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Sharp Health News

6 ways to be more positive (infographic)

April 12, 2018

Positive thinking is a powerful thing. It helps you battle stress and depression — and does wonders for your physical well-being. But staying positive isn't always easy.

We asked Dr. Brian Miller, a psychiatrist affiliated with Sharp Grossmont Hospital and Dr. Suhair Erikat, a therapist with Sharp Mesa Vista Hospital, to share six simple tricks.

6 ways to be more positive (infographic). Negative thinking puts an unhealthy strain on your mind and body. Harness your inner optimism with these tips from our experts. A glass half full. Happy people are healthy people. How do we know? Research suggests that positive thinking can: increase your life span, decrease depression or distress, battle the common cold, improve your heart health, build stress-coping skills. A glass half empty. We've all let fear, anger or sadness get the better of us. But knowing these 4 positivity pitfalls can help you avoid them in darker times: filtering - magnifying negative aspects of a situation, personalizing - blaming yourself for everything, catastrophizing, anticipating the worst will happen, polarizing - feeling you need to be perfect or else you're a failure. 6 tips that stick. Take an active role in improving your outlook by trying these 6 simple tricks: 1. Practice mindfulness: Be fully present in everything you do, from drinking coffee to interacting with family. 2. Create a gratitude journal: Every night, write down three things for which you are thankful. 3. Use daily affirmations: Find positive statements and repeat them throughout the day. 4. Get active: Exercise can relieve stress, improve sleep and boost your overall mood. 5. Try relaxation techniques: From basic breathing to active massage, learn ways to ease your mind. 6. Engage in your favorite activities: Don't let negativity keep you from doing your favorite things. From the experts: There is evidence that people who have more resiliency, optimism and larger social networks tend to be healthier and live longer. - Dr. Brian Miller, a psychiatrist affiliated with Sharp Grossmont Hospital. Positive people tend to show gratitude for the small things in life and tend to surround themselves with other positive people. - Dr. Suhair Erikat, a licensed marriage and family therapist (LMFT) and doctor of behavioral health (DBH) with Sharp Mesa Vista Hospital. sharp.com/news. 2018 Sharp HealthCare. All rights reserved.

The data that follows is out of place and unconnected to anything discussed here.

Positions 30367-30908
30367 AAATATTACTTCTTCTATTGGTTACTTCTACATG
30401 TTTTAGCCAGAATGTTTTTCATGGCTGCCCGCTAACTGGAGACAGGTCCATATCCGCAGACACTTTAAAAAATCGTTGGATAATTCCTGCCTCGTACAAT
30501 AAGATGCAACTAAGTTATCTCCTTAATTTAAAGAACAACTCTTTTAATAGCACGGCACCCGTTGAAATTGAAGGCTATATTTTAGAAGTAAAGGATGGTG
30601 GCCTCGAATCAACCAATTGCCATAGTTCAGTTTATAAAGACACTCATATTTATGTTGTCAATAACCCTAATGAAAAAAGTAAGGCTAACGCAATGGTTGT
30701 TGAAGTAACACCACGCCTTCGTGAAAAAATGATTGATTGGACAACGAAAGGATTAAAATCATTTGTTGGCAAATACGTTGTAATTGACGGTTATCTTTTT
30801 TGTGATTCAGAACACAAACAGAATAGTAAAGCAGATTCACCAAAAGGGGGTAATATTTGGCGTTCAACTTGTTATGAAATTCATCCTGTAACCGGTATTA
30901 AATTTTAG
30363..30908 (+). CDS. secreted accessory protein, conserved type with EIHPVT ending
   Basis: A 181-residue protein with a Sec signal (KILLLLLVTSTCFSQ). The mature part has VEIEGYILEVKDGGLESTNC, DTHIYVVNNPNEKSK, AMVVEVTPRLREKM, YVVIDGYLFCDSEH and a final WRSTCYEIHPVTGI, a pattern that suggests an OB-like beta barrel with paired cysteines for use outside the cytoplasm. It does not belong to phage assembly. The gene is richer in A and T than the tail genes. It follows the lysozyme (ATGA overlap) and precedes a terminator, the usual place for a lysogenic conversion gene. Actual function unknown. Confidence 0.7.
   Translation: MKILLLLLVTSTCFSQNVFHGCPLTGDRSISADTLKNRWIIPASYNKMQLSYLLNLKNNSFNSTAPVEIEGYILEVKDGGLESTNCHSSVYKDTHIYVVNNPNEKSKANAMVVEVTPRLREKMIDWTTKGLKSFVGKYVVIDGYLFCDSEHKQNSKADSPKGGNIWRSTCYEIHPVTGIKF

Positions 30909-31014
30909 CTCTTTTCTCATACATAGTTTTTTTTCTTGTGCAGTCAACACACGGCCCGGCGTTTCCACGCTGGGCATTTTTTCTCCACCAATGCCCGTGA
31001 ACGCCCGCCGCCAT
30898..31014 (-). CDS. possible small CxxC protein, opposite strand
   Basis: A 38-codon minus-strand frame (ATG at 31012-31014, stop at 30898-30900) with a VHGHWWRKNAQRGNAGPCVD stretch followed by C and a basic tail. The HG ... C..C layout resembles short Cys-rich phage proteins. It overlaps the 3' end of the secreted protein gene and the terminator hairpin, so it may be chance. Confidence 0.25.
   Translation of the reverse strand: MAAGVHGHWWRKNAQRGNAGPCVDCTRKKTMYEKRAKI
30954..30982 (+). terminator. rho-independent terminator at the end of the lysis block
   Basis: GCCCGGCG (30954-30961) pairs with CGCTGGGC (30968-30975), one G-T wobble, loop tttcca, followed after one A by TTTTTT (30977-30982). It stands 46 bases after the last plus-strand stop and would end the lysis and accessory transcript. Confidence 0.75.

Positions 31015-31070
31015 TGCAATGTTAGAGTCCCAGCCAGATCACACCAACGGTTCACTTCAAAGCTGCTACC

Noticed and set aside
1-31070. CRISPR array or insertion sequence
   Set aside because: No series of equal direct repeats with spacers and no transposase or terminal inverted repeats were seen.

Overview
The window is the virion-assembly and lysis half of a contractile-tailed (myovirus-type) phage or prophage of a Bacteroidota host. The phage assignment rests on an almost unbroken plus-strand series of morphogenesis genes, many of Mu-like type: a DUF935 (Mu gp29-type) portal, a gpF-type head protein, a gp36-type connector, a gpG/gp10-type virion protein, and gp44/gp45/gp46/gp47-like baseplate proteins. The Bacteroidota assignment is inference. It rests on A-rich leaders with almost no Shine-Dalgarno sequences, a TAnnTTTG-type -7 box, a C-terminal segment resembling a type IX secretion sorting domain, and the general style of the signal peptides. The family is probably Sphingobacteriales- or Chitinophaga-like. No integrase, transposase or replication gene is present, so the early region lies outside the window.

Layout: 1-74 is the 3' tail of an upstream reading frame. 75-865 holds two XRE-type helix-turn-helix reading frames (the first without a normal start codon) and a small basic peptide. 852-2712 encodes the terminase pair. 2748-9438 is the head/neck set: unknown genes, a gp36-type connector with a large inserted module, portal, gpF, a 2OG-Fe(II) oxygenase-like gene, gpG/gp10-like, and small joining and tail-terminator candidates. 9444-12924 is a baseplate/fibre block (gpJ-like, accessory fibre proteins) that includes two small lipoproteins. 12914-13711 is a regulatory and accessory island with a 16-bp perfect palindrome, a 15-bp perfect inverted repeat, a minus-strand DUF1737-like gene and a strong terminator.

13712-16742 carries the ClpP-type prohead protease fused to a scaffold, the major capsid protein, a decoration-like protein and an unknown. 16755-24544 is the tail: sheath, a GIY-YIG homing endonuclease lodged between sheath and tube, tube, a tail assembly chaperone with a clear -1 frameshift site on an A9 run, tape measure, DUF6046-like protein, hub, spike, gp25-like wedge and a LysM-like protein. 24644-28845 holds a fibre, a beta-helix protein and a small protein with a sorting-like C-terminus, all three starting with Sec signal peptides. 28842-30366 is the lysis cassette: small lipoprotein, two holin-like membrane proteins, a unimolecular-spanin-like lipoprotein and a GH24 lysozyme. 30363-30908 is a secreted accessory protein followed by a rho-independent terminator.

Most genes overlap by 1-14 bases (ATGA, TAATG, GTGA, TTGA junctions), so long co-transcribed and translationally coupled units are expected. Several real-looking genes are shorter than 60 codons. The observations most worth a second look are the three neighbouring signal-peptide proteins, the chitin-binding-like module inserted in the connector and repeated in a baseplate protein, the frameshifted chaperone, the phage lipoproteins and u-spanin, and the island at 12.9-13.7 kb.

View the printable version of this infographic.

Learn more about Sharp's mental health programs and services for children, adolescents and adults, including day programs, inpatient and outpatient care.

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